Make an effort to have lunch together and have a conversation to break up the day. Maybe plan a nice lunch and take turns in making it.
With homeschooling be realistic. Whilst education is important, so are relationships and arguing about how much work is being done isn't going to helo anyone. Take the pressure off and set small achievable goals for yourselves and your child.
Q What do you do as a relationship coach?
I work with couples and individuals to help them to heal their relationship and to move it forward regardless of how bad it may seem at the moment. I help them see what is working within their relationship and then coach them to create more understanding and empathy and improve communication. This clarity helps to increase their feelings of love and connection.
Most couples who come to me want to stay together, but they don't know how to make it work or how to get it back to how it used to be and that's where I can help.
I use strategies in sessions that clients find incredibly enlightening. They start to see their relationship in a more positive light.
I give my clients actions to take during the week, which tends to create change very quickly. These actions can include changing how they communicate, behave or doing things for and with their partner.
Q How can couples make life feel less boring in Lockdown?
It can be easy to re-live the same day repeatedly.
Motivation can understandably wain, but it is vital to put effort into your life and your relationship even though it is restricted.
Try to see Lockdown as an opportunity for your relationship to grow, make it better, do things differently, and set the intention that it will improve.
Do it with purpose, adding purpose motivates us and helps us grow, which is essential to our mental well being.
Do, first of all, set intentions - what do you want your relationship to be like, how do you want to feel?
Plan activities throughout the week that you can do together.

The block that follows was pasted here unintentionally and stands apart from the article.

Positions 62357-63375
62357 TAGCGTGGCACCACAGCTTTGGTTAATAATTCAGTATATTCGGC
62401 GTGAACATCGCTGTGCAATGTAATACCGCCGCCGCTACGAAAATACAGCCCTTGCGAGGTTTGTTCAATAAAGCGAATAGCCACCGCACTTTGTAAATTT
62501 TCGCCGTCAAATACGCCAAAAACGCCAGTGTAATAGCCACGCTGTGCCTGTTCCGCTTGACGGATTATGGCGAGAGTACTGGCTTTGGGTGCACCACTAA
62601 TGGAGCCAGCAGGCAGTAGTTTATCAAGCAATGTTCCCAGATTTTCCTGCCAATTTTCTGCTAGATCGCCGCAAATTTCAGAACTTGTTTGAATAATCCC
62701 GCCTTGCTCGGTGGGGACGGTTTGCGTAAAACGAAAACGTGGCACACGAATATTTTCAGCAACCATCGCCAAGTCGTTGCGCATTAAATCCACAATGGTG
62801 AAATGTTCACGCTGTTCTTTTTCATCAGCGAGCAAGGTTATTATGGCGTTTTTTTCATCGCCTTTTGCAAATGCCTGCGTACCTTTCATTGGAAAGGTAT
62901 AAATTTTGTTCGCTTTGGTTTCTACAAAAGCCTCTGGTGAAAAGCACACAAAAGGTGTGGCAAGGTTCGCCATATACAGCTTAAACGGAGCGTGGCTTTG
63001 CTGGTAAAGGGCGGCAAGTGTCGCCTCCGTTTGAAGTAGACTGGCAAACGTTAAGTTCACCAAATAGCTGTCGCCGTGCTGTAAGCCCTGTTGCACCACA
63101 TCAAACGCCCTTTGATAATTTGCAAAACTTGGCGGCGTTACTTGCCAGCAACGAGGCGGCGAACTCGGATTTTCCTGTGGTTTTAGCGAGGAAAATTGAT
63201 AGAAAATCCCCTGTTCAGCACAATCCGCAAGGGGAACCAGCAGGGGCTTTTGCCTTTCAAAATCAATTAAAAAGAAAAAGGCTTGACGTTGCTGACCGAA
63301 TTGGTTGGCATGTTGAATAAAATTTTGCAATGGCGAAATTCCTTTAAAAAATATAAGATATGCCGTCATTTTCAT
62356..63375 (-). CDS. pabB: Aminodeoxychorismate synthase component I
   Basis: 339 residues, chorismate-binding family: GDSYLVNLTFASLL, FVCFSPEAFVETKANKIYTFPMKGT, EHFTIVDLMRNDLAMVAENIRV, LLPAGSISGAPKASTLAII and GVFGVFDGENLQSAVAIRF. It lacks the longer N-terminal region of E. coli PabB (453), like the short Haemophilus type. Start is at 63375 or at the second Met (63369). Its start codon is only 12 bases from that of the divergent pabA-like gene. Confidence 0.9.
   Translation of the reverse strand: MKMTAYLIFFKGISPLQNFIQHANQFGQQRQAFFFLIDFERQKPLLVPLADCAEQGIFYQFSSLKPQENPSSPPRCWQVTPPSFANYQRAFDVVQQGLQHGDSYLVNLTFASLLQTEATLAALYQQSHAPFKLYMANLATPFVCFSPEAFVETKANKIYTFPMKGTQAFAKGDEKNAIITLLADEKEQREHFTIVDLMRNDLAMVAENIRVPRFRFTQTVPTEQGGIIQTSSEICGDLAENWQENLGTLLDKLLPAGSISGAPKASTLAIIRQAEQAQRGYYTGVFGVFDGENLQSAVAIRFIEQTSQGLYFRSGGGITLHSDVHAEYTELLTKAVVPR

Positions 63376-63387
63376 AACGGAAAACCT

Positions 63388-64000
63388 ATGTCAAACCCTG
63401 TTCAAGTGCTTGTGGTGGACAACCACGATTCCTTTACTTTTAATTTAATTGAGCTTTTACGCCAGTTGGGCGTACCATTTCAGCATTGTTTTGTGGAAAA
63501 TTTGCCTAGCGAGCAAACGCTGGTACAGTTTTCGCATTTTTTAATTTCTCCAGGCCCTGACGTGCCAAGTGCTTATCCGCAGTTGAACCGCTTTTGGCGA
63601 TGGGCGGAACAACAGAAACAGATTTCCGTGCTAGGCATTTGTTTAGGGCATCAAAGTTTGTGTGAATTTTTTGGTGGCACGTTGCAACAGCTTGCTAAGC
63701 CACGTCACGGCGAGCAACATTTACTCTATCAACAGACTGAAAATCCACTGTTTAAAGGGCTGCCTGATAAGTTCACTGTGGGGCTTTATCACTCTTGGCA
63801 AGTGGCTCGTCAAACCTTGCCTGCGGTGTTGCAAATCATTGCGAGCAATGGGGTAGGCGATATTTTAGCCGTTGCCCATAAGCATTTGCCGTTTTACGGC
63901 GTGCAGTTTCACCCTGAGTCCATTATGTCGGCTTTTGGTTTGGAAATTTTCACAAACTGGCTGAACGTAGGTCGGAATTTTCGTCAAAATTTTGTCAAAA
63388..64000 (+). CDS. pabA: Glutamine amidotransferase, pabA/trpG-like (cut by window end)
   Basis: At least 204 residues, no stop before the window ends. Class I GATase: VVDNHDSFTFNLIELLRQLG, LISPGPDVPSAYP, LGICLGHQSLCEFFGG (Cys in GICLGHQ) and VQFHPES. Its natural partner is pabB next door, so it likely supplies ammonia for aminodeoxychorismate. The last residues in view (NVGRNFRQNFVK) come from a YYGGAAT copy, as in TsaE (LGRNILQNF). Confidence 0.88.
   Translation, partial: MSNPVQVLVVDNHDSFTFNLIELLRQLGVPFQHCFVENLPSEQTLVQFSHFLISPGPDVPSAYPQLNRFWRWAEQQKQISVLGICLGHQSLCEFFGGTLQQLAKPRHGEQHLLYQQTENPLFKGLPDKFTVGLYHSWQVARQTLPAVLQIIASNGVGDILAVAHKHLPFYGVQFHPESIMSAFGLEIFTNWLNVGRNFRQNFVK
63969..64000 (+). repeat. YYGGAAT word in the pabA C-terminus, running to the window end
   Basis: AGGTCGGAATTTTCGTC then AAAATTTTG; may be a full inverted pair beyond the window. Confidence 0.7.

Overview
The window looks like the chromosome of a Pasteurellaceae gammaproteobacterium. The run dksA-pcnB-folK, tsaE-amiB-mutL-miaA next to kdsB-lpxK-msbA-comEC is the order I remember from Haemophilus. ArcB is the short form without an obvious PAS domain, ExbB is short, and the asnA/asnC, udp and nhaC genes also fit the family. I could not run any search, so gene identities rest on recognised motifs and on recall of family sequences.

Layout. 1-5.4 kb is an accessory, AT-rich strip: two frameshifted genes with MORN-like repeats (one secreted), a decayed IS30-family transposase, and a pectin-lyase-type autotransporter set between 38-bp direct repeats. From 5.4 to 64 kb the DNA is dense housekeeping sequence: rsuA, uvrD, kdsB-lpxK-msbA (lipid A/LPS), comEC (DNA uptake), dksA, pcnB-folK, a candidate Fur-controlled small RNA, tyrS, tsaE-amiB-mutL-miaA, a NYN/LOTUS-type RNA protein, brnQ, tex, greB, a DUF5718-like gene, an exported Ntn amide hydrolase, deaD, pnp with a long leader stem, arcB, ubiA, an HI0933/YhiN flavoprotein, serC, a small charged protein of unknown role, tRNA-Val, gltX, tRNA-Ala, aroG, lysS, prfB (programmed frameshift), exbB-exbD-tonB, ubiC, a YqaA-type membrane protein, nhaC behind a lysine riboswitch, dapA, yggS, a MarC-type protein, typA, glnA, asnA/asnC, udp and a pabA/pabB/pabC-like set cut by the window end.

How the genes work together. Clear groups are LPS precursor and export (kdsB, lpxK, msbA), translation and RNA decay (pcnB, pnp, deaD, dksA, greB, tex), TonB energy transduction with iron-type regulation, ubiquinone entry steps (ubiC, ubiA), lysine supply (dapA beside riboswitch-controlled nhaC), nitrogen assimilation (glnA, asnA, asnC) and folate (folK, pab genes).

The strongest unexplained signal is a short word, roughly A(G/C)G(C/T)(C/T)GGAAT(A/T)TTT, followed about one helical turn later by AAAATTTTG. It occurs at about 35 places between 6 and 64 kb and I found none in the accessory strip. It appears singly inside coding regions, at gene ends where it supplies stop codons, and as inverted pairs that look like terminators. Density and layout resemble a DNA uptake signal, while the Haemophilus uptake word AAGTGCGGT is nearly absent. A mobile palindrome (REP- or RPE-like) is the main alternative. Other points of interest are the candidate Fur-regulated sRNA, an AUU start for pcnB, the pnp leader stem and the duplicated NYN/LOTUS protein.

Maybe you could cook/paint/dance together depending on what interests you have, maybe you like to cook, and your partner likes to eat?
Go through old photos and make albums.
Create a vision board - create a visible representation of your future together. It is exciting to plan your future even if you have been together for a long time!
Plan surprise 'dates'. Even if they are in the house they are still a surprise!
Play games that uplift you.
Learn something random and new together, be lighthearted.
Q How many people have been coming to you since March with relationship struggles? Has it increased?
It has undoubtedly had a significant impact on relationships.
It is interesting because a lot of couples have become closer during Lockdown. For the couples who weren't getting enough time together and whose relationship was struggling, they have been able to reconnect and fill in what has been missing.
For others, unfortunately, it has unfolded quite differently.
Issues that have been bubbling under the surface have been exposed, and couples are forced to face up to them. Even matters of contention that they were not aware of suddenly become a problem. You do have the potential to use these conflicts as information that will help you to make changes.
If you can, take a step back and allow yourself to study these challenges. If your partner is willing to speak with you about them openly, you may find that you can resolve them. It can be an opportunity for you to address issues and put them right. So can be a blessing in disguise for couples who are willing to act upon them, especially if they are willing to get professional help.
So yes, I have seen the effects that lockdowns have affected couples. Still, couples have also sought help because of the situation that they may not have done before.
If you feel that now is the right time to create change in your relationship please do get in touch with me via my website or on the number below.